Mrs. Snagsby is so perpetually on the alert that the house becomes ghostly with creaking boards and rustling garments. The ’prentices think somebody may have been murdered there in bygone times. Guster holds certain loose atoms of an idea (picked up at Tooting, where they were found floating among the orphans) that there is buried money underneath the cellar, guarded by an old man with a white beard, who cannot get out for seven thousand years because he said the Lord’s Prayer backwards.
“Who was Nimrod?” Mrs. Snagsby repeatedly inquires of herself. “Who was that lady—that creature? And who is that boy?” Now, Nimrod being as dead as the mighty hunter whose name Mrs. Snagsby has appropriated, and the lady being unproducible, she directs her mental eye, for the present, with redoubled vigilance to the boy. “And who,” quoth Mrs. Snagsby for the thousand and first time, “is that boy? Who is that—!” And there Mrs. Snagsby is seized with an inspiration.
He has no respect for Mr. Chadband. No, to be sure, and he wouldn’t have, of course. Naturally he wouldn’t, under those contagious circumstances. He was invited and appointed by Mr. Chadband—why, Mrs. Snagsby heard it herself with her own ears!—to come back, and be told where he was to go, to be addressed by Mr. Chadband; and he never came! Why did he never come? Because he was told not to come. Who told him not to come? Who? Ha, ha! Mrs. Snagsby sees it all.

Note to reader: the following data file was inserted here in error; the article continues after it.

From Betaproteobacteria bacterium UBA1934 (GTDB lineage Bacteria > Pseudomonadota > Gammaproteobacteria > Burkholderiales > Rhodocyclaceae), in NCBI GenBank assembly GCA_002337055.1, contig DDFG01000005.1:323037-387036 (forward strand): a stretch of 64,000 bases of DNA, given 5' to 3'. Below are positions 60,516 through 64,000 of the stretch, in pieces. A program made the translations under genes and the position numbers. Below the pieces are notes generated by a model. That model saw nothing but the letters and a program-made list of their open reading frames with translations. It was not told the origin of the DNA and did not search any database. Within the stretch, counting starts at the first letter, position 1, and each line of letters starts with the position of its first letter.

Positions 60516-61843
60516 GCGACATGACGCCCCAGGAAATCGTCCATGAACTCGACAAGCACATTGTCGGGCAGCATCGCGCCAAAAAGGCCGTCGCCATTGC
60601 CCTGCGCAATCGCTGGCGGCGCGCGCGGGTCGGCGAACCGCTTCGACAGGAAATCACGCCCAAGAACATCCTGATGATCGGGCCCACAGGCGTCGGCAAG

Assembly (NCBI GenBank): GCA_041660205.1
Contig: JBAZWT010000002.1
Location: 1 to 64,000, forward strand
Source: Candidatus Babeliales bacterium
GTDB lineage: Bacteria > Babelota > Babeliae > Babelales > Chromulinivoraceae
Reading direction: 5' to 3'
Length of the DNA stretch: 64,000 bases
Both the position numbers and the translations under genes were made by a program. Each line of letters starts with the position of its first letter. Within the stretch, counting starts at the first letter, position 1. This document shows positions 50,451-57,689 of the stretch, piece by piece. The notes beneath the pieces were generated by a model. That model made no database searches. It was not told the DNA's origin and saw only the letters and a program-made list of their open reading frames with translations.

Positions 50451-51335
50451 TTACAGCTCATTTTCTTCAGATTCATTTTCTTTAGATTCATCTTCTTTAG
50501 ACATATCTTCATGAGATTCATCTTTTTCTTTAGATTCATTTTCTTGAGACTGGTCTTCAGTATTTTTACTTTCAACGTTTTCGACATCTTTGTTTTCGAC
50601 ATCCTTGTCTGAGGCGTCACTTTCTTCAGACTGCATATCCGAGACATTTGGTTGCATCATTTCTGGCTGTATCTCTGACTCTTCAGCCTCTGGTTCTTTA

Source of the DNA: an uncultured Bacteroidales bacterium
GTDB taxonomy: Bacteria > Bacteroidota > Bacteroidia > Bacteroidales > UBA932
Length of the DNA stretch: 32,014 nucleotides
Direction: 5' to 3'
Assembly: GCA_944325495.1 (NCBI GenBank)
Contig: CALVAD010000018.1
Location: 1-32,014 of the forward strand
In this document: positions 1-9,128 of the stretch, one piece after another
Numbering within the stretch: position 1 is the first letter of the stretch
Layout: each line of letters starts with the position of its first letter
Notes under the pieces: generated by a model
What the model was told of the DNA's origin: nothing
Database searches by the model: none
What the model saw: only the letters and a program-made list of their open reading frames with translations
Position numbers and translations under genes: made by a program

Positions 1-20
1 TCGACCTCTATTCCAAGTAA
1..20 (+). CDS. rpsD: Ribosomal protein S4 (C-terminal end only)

But happily (and Mrs. Snagsby tightly shakes her head and tightly smiles) that boy was met by Mr. Chadband yesterday in the streets; and that boy, as affording a subject which Mr. Chadband desires to improve for the spiritual delight of a select congregation, was seized by Mr. Chadband and threatened with being delivered over to the police unless he showed the reverend gentleman where he lived and unless he entered into, and fulfilled, an undertaking to appear in Cook’s Court to-morrow night, “to—mor—row—night,” Mrs. Snagsby repeats for mere emphasis with another tight smile and another tight shake of her head; and to-morrow night that boy will be here, and to-morrow night Mrs. Snagsby will have her eye upon him and upon some one else; and oh, you may walk a long while in your secret ways (says Mrs. Snagsby with haughtiness and scorn), but you can’t blind me!
Mrs. Snagsby sounds no timbrel in anybody’s ears, but holds her purpose quietly, and keeps her counsel. To-morrow comes, the savoury preparations for the Oil Trade come, the evening comes. Comes Mr. Snagsby in his black coat; come the Chadbands; come (when the gorging vessel is replete) the ’prentices and Guster, to be edified; comes at last, with his slouching head, and his shuffle backward, and his shuffle forward, and his shuffle to the right, and his shuffle to the left, and his bit of fur cap in his muddy hand, which he picks as if it were some mangy bird he had caught and was plucking before eating raw, Jo, the very, very tough subject Mr. Chadband is to improve.